Facebook is going to force you to download its Messenger app

Facebook Messenger
It's time to move on over, folks

If, like us, you were a little peeved that Facebook had broken off the messaging section of its app into a separate application, there's a good chance you've stubbornly resisted moving over.

But unfortunately Facebook is now forcing people to make the switch. Facebook confirmed to TechRadar that the Messaging section of the conventional iOS and Android apps is soon to be removed.

"In the next few days, we're continuing to notify more people that if they want to send and receive Facebook messages, they'll need to download the Messenger app," said a spokesperson.

"As we've said, our goal is to focus development efforts on making Messenger the best mobile messaging experience possible and avoid the confusion of having separate Facebook mobile messaging experiences. Messenger is used by more than 200 million people every month, and we'll keep working to make it an even more engaging way to connect with people."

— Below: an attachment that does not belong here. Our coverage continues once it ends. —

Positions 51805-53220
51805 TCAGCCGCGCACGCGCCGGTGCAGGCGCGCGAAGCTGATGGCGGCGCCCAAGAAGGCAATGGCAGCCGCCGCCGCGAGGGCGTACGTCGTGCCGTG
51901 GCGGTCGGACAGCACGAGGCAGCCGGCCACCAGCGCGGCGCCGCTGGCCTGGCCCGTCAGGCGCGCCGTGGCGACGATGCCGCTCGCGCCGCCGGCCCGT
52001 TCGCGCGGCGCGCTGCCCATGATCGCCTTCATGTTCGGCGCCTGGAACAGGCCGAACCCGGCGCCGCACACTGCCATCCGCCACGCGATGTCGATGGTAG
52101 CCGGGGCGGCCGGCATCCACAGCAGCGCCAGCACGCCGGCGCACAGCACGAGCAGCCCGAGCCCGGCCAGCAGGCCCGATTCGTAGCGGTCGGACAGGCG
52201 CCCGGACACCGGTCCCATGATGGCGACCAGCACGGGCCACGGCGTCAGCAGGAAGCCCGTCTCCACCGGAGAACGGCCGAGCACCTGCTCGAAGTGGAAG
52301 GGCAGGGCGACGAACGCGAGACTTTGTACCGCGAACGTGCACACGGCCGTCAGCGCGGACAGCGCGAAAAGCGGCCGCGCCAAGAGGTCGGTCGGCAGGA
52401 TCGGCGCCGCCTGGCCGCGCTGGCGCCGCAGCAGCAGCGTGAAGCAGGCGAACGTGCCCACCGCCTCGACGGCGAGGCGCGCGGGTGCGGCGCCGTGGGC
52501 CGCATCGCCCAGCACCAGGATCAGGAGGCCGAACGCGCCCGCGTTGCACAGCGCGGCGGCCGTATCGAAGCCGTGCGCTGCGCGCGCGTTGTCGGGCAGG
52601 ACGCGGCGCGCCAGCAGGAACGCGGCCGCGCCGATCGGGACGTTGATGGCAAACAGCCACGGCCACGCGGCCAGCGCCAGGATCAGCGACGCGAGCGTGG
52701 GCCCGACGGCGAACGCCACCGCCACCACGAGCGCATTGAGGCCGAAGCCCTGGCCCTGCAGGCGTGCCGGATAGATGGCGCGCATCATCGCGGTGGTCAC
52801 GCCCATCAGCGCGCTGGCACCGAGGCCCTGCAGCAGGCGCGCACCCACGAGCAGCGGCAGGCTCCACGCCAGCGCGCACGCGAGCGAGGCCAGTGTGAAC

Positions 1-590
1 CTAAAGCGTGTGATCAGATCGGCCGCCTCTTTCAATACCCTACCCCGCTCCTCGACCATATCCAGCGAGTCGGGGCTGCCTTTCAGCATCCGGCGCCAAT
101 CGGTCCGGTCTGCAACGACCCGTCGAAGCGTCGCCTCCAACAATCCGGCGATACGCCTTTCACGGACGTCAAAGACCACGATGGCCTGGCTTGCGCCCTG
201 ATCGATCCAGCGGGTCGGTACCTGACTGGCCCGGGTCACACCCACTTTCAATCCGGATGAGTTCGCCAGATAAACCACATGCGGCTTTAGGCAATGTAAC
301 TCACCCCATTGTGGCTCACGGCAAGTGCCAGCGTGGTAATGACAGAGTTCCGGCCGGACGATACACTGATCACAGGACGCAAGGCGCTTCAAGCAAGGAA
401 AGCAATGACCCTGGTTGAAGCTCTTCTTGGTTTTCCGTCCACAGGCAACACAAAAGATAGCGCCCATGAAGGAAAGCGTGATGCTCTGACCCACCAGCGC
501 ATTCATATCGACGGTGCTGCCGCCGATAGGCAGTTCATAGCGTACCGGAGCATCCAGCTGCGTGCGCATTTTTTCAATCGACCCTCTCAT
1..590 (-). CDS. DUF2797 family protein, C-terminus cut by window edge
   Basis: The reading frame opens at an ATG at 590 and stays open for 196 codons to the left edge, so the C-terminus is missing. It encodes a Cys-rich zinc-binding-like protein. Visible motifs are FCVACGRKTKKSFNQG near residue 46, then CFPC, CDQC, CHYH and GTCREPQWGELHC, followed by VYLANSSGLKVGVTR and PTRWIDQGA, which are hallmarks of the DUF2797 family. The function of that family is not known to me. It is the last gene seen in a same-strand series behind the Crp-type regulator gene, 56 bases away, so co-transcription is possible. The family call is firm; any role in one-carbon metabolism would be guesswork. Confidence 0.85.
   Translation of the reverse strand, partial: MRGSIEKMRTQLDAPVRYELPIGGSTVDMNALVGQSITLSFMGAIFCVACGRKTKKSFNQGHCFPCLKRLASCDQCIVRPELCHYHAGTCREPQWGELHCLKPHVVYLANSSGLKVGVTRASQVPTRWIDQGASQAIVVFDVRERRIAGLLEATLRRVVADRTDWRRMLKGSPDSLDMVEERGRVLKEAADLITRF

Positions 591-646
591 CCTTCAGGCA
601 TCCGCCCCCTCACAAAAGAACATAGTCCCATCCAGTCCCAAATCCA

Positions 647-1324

Another day, another app

As Facebook reminds us, there have been plenty of pre-warnings; resisting users of the conventional app will be familiar with Facebook's constant nagging to switch over to the new Messenger system.

But breaking Messenger off into its own entity makes perfect sense for a company that, earlier this year, told us its focus will be on standalone experience.

Facebook recently bought Whatsapp for a cool $19 billion, so between that and Messenger, Facebook's plan for mobile messaging domination is shaping up nicely.

Hugh Langley

Hugh Langley is the ex-News Editor of TechRadar. He had written for many magazines and websites including Business Insider, The Telegraph, IGN, Gizmodo, Entrepreneur Magazine, WIRED (UK), TrustedReviews, Business Insider Australia, Business Insider India, Business Insider Singapore, Wareable, The Ambient and more.

Hugh is now a correspondent at Business Insider covering Google and Alphabet, and has the unfortunate distinction of accidentally linking the TechRadar homepage to a rival publication.